Chinese interference in South Asia


Chinese interference in South Asia.

By Maj Gen Harsha Kakar,

Recent reports indicate that Afghanistan’s National Directorate of Security (NDS) has busted a 10-member Chinese module operating a terror cell in Kabul. Since the incident came to light, China had been pressing the Afghan government to hush up the case and prevent it from causing global embarrassment. These individuals are believed to be linked to China’s spy agency, Ministry of State Security. At least two of the 10 Chinese nationals were in contact with the Haqqani Network. Simultaneous were reports from the US that China was paying the Taliban and Haqqani network for every US combatant killed.

China has been attempting to expand its grip in Afghanistan, especially as the US appears set to leave. It has been seeking to extend the CPEC, which is currently a failure, from Pakistan to Afghanistan. Afghan First Vice President, Amrullah Saleh, a former chief of the Afghan intelligence agency, is personally monitoring the investigation concerning Chinese spies. It has been reported that he has met and conveyed to the Chinese ambassador, Wang Yu, that the Afghan government could consider a pardon for the accused provided Beijing submits a formal apology and admits to the violation of international norms and a betrayal of Kabul’s trust.

It was already established that the Chinese were backing the Taliban, hoping for favours, including mining rights in the country, in case the Taliban came to power. Its spies were attempting to establish contacts with other terrorist groups operating in Afghanistan, thus securing their future, despite any coalition coming to power. Chinese spies would be operating in close coordination with Pakistan’s ISI, which is anyway the official backer of terrorist groups in Afghanistan. The embarrassment caused by this incident would impose caution on China.

Chinese interference in Nepal is well established. Chinese ambassador to Nepal, Hou Yanqi, has spent the last over a year meeting every political leader in the country, on multiple occasions, hoping to keep the communist party as a single entity and Oli in power. Even after the latest split of the party, dissolution of the Nepal parliament and ouster of the Prime Minister, KP Sharma Oli, from his party posts, she has been running pillar to post to push through a compromise. All her attempts have failed.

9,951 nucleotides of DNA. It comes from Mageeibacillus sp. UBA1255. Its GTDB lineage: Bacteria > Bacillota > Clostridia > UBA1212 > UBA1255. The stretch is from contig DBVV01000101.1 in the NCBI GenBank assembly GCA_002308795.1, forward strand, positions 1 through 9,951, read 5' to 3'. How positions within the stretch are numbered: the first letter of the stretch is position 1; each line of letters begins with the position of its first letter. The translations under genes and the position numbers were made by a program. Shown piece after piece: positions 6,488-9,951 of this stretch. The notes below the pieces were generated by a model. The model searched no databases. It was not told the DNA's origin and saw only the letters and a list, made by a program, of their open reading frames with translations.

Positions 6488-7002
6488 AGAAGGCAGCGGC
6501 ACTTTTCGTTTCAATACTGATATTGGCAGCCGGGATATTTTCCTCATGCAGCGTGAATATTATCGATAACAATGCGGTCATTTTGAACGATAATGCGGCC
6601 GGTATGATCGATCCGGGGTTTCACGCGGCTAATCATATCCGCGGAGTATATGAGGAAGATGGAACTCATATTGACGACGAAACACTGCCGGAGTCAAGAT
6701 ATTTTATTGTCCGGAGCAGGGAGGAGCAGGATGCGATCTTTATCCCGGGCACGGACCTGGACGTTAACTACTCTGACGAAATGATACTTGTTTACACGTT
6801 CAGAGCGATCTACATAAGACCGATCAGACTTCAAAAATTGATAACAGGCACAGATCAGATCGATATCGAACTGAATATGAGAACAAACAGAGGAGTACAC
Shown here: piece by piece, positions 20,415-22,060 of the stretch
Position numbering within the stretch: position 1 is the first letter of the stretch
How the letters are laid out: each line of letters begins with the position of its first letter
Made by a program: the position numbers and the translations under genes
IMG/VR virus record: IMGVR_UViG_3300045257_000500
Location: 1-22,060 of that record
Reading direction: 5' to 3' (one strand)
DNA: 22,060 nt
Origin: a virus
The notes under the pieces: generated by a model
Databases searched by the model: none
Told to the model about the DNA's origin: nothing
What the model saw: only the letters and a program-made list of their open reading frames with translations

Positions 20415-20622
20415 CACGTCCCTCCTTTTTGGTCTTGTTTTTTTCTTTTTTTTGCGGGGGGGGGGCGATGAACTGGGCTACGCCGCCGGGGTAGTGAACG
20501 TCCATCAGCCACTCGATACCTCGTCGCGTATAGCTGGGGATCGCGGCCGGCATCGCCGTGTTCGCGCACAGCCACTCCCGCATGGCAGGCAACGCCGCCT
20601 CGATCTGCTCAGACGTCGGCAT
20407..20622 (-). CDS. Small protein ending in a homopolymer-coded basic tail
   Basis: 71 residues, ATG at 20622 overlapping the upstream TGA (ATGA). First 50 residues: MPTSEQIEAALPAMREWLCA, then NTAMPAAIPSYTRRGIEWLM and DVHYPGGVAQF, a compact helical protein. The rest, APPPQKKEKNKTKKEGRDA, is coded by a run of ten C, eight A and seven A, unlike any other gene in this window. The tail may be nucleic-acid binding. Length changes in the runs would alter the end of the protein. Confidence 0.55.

Earlier, in April, when the Nepal Communist party was facing a major crisis, the Chinese President, Xi Jinping, spoke to his Nepal counterpart, Bidya Devi Bhandari. Now, when the Chinese ambassador’s attempts to shore up support for Oli failed, China rushed in a high-level delegation led by the vice minister of the Chinese Communist Party. Officially, China claimed the visit was to discuss issues of mutual interest, however everyone knew the reality. It was panic that a change in government could impact its control over the country. The visit flopped, as Nepalese leaders refused to adhere to Chinese ‘demands of reunification.’

China’s visibility in Nepal has been on the rise in recent years with billions of dollars of investments under Beijing’s multi-billion-dollar Belt and Road Initiative (BRI), including the building of the Trans-Himalayan Multi-Dimensional Connectivity Network. There have been reports of China occupying Nepalese territory by shifting border pillars.

Locally, the Nepali public has been vociferously objecting to Chinese interference in the country’s internal matters. India has maintained silence on Nepal’s political crisis. The difference in relations is now visible as the Nepalese PM and foreign minister will be visiting India this month and has no plans to visit Beijing. No doubt, Chinese pressure tactics, like in Afghanistan have failed.